John B. (Jack) Charlton, an Indian fighter known as the "Old Sergeant," was born on August 6, 1848, in Bowling Green, Virginia, into an old planter family. His father died when Charlton was nine, and the family lost its fortune during the Civil War. Charlton enlisted in 1865 and served for five years in Gen. William Graham's Light Battery K of the First United States Army Artillery. He reenlisted in April 1870 in Col. Ranald S. Mackenzie's Fourth United States Cavalry and joined other recruits traveling west to forts Concho and Griffin from Texas Department headquarters in San Antonio. At Mountain Pass he encountered his first Indians, who attempted to steal the army mules. By encouraging soldiers without guns to find sticks that resembled weapons, he bluffed the Indians and averted the attack. He was subsequently assigned to Company F under Capt. Wirt Davis, promoted to corporal, and transferred to Fort Richardson.
Charlton escorted William T. Sherman and Randolph B. Marcy on a frontier inspection tour that narrowly escaped the Kiowas in 1871. Charlton killed Kiowa chief Satank when the Indian escaped his chains en route to Jacksboro to stand trial for the Salt Valley Massacre. Before the year's end, Charlton also took part in Mackenzie's frustrating Blanco Canyon campaign, captured deserters between Weatherford and Hillsboro with Lt. Robert G. Carter, and achieved the rank of sergeant. In 1872 he accompanied the Mackenzie expedition to New Mexico across the Llano Estacado and on September 29 he remained uninjured in the initial charge on Mow-way's camp at the North Fork of the Red River but the four men with him were either killed or wounded. A few days later he was twice wounded while saving Lt. Peter H. Boehm and another wounded man from the Comanches. Charlton participated in attacks on Kickapoo villages in Mexico with the Fourth Cavalry in early 1873. During the Red River War he was a member of Lt. William A. Thompson's scouting party, which sighted tepees in Palo Duro Canyon on September 27, 1874; Charlton won praise as a fighter in the ensuing battle of Palo Duro Canyon. In April 1875 he reenlisted at Fort Sill and accompanied the delegation under Dr. Jacob Sturm that induced Mow-way and Quanah Parker to surrender to federal authorities. After that, Charlton trailed horse thieves and outlaws in Northwest Texas and the Indian Territory with Jack Stilwell, until, dissatisfied with army life and suffering from an abdominal rupture, he obtained his discharge in 1876.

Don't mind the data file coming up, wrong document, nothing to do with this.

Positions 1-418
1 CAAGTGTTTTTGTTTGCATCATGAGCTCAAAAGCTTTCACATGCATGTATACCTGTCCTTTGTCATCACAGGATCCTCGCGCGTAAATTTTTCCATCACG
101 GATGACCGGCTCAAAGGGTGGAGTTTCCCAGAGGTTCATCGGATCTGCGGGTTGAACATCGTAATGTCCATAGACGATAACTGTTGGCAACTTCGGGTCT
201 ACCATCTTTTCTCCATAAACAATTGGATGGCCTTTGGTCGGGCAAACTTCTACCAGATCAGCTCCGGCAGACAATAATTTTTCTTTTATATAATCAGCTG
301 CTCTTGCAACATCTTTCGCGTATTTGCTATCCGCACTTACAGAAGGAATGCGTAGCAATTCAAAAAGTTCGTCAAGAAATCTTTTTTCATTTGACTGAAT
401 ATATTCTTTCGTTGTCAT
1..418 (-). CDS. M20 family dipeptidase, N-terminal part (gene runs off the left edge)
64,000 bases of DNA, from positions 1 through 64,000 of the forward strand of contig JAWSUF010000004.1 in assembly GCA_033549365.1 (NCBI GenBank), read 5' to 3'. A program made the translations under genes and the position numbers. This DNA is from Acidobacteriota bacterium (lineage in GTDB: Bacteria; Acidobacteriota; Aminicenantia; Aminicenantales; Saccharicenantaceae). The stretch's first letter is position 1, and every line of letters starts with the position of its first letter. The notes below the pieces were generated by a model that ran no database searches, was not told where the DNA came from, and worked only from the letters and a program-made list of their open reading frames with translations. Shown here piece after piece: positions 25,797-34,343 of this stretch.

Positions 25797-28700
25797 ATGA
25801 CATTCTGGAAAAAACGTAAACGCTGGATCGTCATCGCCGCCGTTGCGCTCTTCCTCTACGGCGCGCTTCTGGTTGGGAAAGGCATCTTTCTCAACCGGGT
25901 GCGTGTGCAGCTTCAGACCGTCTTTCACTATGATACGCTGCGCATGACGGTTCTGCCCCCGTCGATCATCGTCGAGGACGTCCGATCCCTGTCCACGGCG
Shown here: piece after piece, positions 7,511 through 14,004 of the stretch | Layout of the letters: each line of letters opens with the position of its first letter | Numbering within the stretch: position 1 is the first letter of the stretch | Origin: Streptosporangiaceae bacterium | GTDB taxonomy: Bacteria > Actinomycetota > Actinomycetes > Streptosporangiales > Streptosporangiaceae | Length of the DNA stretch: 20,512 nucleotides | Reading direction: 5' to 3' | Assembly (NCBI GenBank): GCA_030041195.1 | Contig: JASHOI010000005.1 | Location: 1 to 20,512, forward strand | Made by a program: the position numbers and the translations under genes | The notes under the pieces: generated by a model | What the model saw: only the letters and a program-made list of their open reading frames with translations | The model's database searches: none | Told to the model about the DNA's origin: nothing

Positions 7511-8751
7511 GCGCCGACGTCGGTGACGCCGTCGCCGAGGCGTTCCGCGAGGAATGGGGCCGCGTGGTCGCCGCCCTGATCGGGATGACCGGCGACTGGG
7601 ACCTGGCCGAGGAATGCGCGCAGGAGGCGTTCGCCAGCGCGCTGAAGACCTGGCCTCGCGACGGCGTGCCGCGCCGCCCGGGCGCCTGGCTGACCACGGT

He next began a freight service between Cheyenne and Deadwood, South Dakota, where he met Wild Bill Hickok, John Burwell (Texas Jack) Omohundro, and Buffalo Bill Cody. After the Meeker Massacre (1879), he was among civilian teamsters in Major Thornburg's cavalry column, which was ambushed by Utes at Milk Creek in western Wyoming and rescued after a six-day siege by Gen. Wesley Merritt. Charlton prospected in Alaska and South America, accompanied the Cole Circus as a horse trainer to Hawaii and Australia, and worked in Mexico as a grader for the Mexican Central Railroad. In 1884 he returned to Texas and settled in Brackettville as a stock raiser.
Officers of the Fourth Cavalry acknowledged Charlton's bravery, but he was never awarded the Medal of Honor. He wrote his memoirs in a series of letters to Lt. Robert G. Carter, who edited and in 1926 published them as The Old Sergeant's Story. Charlton married Letitia Walling in 1892 and later moved to Uvalde, where he spent his remaining years in failing health. He died of heart disease on March 5, 1922, and was buried in the old Post Cemetery at Fort Clark near Brackettville. His remains were later moved to Fort Sam Houston National Cemetery in San Antonio.